Sunday, September 4, 2011

Seoul is to Korea as ... ______ is to ______

... Moscow is to Russia.
... Boise is to Idaho.

After eleven months in Korea, I finally made it to Seoul. It's not really Korea. People speak English. There's a huge variety of foreign food, not just the regular pasta and waffles. And the number of foreigners is astounding.

Before visiting, I was skeptical. I knew it would be a huge city, with lots of people, and whenever I thought of this in comparison to the lovely, closer option of Busan, I ALWAYS opted for the beach. So, when I finally made it to Seoul, I was pleasantly surprised.

Ulsan, marked in the white circle, is where I am located. Busan (the blue circle) is the second largest city in South Korea and boasts a few lovely beaches. Seoul (the yellow star) is "really" far away.

I had low expectations for Seoul. I thought of a crowded, overpopulated mess of people. I lived in Moscow for nearly two years. I knew what a city was like. But as with all things in life, you do not really know it until you try it.

One of the best discoveries in Seoul, was a design museum / cafe combination in Hongdae. While it can be a bit tricky to find the first time, it is well worth the journey. aA Cafe is a simple, modernist style building full of custom furniture and designed like an old warehouse, brewery, or art school. The large windows let in as much light as possible, and the feeling of the exterior and interior made me think of Frank Lloyd Wright's work and a smattering of other modernist architecture and interior design that I was briefly exposed to at University.

Sitting in aA Cafe

Unlike (or the same as) similar places in America, I do not think this place was EVER anything other than what it is now, but that does not lessen it's charm or character. The ambiance is created by lofty ceilings, huge hanging lights, brick walls, and mismatch furniture. The knowledge that there is a museum directly underneath the cafe, which houses a variety of "antiques" and modern creations, and the assumption that there is a studio above the cafe where people create beautiful, yet simple, furniture contribute to the illusion that Korea, full of it's nearly formulaic glitter and cuteness, has been left far behind.

Part of the museum ... no sitting here.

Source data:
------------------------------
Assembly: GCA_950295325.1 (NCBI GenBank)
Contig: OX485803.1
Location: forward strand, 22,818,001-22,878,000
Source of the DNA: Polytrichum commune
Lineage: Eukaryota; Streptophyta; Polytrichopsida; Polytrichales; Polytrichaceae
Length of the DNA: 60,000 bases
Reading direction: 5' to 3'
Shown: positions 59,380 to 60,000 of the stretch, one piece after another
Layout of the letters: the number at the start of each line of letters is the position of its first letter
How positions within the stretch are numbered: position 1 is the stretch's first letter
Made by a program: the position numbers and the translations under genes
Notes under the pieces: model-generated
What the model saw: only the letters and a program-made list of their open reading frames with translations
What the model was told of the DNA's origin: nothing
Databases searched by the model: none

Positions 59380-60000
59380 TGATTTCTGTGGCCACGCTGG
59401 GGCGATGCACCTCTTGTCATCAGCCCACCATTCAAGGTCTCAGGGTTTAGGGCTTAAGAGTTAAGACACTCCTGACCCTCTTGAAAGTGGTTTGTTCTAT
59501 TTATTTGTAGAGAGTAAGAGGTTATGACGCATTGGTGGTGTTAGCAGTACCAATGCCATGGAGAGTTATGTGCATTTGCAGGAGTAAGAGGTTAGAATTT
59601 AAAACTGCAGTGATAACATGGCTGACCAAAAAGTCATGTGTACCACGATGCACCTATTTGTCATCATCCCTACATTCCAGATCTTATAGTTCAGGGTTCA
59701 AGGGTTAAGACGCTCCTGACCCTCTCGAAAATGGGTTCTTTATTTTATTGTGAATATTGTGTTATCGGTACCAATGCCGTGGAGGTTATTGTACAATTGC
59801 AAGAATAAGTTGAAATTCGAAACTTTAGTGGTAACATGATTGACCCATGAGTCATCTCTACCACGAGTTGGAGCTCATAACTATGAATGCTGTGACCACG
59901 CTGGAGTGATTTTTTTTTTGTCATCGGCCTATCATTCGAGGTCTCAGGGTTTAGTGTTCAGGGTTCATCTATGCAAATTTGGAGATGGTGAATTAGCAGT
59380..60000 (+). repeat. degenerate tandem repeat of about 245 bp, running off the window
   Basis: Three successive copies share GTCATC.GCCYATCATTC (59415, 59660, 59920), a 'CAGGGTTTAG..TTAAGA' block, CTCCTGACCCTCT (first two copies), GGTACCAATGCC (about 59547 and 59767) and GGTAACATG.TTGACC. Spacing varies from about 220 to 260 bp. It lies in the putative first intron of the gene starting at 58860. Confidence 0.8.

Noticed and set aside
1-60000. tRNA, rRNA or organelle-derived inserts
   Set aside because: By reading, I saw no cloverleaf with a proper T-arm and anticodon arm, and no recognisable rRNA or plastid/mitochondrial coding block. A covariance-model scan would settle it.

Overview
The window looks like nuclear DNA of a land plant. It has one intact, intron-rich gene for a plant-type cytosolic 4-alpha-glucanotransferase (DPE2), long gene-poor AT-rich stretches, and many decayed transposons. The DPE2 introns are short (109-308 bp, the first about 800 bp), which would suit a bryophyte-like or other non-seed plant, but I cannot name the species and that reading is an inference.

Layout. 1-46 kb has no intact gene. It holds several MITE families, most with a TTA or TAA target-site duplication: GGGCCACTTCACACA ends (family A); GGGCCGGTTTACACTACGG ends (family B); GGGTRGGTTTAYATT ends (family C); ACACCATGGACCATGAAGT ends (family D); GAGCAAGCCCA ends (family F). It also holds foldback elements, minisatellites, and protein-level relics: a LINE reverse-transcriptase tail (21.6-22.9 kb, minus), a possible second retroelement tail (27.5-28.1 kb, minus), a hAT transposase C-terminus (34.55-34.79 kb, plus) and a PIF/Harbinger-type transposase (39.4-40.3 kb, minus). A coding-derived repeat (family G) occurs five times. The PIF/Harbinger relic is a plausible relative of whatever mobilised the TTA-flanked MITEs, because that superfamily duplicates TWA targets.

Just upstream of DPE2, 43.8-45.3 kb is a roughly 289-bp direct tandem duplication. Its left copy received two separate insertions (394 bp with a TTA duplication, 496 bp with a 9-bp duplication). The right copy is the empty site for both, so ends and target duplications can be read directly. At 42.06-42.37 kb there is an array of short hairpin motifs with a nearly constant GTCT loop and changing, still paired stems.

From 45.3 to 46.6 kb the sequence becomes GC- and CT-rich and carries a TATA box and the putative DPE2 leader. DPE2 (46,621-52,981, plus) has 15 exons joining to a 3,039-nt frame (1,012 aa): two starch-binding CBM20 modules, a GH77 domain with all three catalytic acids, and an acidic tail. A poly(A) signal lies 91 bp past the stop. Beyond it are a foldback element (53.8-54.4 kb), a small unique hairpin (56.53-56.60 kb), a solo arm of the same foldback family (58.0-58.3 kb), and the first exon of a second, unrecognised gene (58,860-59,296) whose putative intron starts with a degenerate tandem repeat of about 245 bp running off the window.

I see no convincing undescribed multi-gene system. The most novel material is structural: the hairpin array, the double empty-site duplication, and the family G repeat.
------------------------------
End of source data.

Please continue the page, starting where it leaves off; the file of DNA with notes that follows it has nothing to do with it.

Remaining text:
Rivaling the discovery of aA Cafe, away from the noise and chaos of the city, the Han River provides a calm that cannot be found in the overcrowded shopping districts. The old river stretches off into the distance and allows for windsurfers, jet skiers, and sail boaters to enjoy a lovely Sunday afternoon. A paved path runs along the river and connects the various districts of Seoul in a non commercial space. Young and old, families, couples, and a variety of others utilize this path. As I walked along the river near Itaewon toward the 63 Building, enjoying my solitude and the peace and quiet, a realization dawned. Unlike Ulsan's Taewha River path, the path along the Han lacks speakers. There is NO K-Pop blaring. There is NO classical music. There is absolutely NO manufactured, constant sound, and the effect is refreshing. In the stretches of path away from bridges, the main sounds that could be heard were the river, crickets, and cars and trains in the distance.

Before arriving in Seoul, my expectations were low if not nonexistent. I knew it would be a city. I knew it would be different from Ulsan because there would be a variety of foreign food, though I had no idea the extent of that variety - Itaewon boasts everything from Mexican to Thai to French to Arabic and more. I knew at times I would feel claustrophobic because of the shear number of people, but I had no idea how much I would enjoy it. A lovely cosmopolitan change from the more conservative and isolated areas of Korea, Seoul has character, and I would highly recommend it, in small doses, for anyone living in Korea.

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